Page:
If you’re a little rusty on recall protocol, it might be time to brush up as activists seek to recall three of the five members of the Coastside Fire Protection District board.
It is, after all, the first such recall in memory, according to San Mateo County Elections Manager David Tom.
Petitions are currently being circulated to recall fire board President Doug Mackintosh and Directors Mike Alifano and Gary Riddell. Opponents say the three men have been less-than transparent as they work to end the contract with CalFire and establish a new, possibly more expensive, independent fire department.
“People need information. They’re asking for information, and they haven’t been getting enough of it,” said Montara resident Peggy Emrey. She’s volunteered to put together a website, keepcalfirelocal.com, that she plans to use to provide news updates and link visitors to various resources pertaining to the recall effort and local fire service. As of Tuesday, that site remained a work in progress. It consisted solely of the words, “Keep CalFire on the Coastside” and “Recall these guys” and a photograph of the Three Stooges depicting firemen in a black-and-white movie.
Recalling elected officeholders is not easy.
The first step is to file a Notice of Intent with county election officials — a document that lists the name and title of the officer to be recalled, a reason for the recall and proponents’ contact information and signatures. There must be at least 10 signatures on the notice.
The notice must then be published in a newspaper or three public places in the district if a general-circulation newspaper is not available. Proponents are responsible for covering the cost of publication. Fire recall supporters published such notices in the Review in June.
Proof of publication must be filed with elections officials along with two blank copies of the petition.
In order to be accepted, these initial petitions have to be formatted correctly. For example, heading and footer margins must be at least an inch wide, and signature spaces must be consecutively numbered.
An elections official reviews the documents and also ensures that the proponents used proper formatting and wording in line with the proponents’ objectives. If there are discrepancies, proponents have an opportunity to correct the petition.
After elections officials accept the paperwork, officers facing recall may file a response with election officials.
Once completed, petitions, along with circulators’ contact information and signatures, can be circulated. Circulators are responsible for witnessing the signing of the petition and vouching for its legitimacy.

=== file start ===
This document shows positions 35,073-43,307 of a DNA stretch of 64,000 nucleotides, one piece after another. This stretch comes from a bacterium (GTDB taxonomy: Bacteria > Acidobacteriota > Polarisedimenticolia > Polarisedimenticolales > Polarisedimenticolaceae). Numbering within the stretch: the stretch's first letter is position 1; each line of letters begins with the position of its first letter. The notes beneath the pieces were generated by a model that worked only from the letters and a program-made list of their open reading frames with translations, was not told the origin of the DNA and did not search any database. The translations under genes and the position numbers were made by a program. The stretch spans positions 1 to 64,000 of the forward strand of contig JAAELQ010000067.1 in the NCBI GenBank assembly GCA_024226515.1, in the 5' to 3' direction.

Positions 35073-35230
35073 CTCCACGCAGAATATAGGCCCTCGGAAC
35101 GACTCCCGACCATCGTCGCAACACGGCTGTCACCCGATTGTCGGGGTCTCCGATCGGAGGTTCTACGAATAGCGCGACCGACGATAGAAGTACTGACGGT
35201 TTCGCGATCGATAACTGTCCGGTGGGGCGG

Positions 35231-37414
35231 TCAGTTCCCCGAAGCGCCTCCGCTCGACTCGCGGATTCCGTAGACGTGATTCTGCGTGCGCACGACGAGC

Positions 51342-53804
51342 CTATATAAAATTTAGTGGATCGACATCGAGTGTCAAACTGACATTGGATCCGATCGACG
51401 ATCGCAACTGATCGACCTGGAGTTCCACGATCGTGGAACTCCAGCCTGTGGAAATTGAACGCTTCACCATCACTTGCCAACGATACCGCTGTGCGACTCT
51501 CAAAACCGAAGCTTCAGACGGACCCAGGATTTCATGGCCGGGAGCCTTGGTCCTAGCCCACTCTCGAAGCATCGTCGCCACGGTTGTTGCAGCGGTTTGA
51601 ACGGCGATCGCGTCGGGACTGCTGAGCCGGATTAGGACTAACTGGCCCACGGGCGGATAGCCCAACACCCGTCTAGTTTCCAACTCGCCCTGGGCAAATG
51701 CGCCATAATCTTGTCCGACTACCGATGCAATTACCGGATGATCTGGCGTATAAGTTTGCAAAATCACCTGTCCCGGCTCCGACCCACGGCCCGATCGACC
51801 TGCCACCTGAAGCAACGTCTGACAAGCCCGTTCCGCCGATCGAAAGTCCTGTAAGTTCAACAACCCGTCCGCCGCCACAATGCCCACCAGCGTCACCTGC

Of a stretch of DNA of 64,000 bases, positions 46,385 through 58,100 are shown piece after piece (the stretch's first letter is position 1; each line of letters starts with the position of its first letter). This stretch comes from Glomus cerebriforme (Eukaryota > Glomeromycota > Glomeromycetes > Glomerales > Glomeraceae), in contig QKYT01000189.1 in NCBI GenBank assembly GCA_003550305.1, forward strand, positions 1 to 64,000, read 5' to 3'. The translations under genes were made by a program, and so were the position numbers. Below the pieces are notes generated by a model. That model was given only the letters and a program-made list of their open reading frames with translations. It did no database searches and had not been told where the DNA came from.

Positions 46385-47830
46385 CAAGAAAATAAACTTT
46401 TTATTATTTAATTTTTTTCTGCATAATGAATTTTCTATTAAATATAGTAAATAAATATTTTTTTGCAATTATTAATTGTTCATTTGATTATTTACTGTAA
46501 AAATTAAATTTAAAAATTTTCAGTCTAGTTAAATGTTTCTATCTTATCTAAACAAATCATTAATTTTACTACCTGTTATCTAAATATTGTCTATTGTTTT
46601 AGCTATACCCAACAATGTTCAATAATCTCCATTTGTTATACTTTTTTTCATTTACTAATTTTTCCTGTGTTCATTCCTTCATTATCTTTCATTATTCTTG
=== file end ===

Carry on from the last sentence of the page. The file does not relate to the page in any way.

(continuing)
The number of required signatures depends on the number of registered voters within a district.
“A recall is nasty, and they set the bar high,” said recall proponent John Lynch. “We need 20 percent of registered voters in the fire district. That equates to 2,714 signatures (for each person facing recall).”
Not everyone is eligible to sign. Those who sign must be registered voters in the district.
If the elections office receives petitions that don’t have enough valid signatures, officials will not approve the petitions.
“We are halfway at this point — halfway from where we want to be … We want to have enough signatures in to make sure there won’t be legal challenges that will keep this recall from happening,” said recall proponent Mike Gaynes.
Proponents also have to be cognizant of deadlines. They have 120 days to collect the signatures. The countdown started on June 29.
Once petitions are filed, elections officials will count and verify the signatures. Gaynes said proponents hope to have the petitions in by mid-October.
For large districts, an elections official will start by looking at a random sample of the signatures to calculate if there are enough that are valid, but Tom said that is probably not applicable to the fire recall. Because the district is relatively small, he expects each signature will be validated.
If the elections official finds that the number of valid signatures is equal to or greater than the required number, the official can introduce it to the elections governing board for approval.
Once approved, the board has 14 days to issue an order stating that an election will be held to see if an officer will be recalled.
Candidates may also file to be elected to fill the office of the person facing recall, should the recall pass. The election is supposed to happen between 88 and 125 days after the governing board announces it.
Then it’s up to the people. During the ensuing election, voters have the opportunity to decide whether to recall an officer and vote for a candidate, if any have filed. The candidate with the most votes will then assume the office.
Gaynes hinted that potential candidates have been identified, but he declined to name them.
Fire recall proponents hope to get the recalls on the ballot for a special election to be held in early 2013.